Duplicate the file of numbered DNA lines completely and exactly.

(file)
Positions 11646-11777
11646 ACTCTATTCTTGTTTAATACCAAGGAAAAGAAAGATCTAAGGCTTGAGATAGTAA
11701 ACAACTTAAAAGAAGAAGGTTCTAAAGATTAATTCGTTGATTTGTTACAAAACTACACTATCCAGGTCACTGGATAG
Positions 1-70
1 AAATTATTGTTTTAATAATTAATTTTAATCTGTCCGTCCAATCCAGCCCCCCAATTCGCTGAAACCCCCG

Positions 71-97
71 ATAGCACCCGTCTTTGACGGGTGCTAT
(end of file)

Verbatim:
Positions 11646-11777
11646 ACTCTATTCTTGTTTAATACCAAGGAAAAGAAAGATCTAAGGCTTGAGATAGTAA
11701 ACAACTTAAAAGAAGAAGGTTCTAAAGATTAATTCGTTGATTTGTTACAAAACTACACTATCCAGGTCACTGGATAG
Positions 1-70
1 AAATTATTGTTTTAATAATTAATTTTAATCTGTCCGTCCAATCCAGCCCCCCAATTCGCTGAAACCCCCG

Positions 71-97
71 ATAGCACCCGTCTTTGACGGGTGCTAT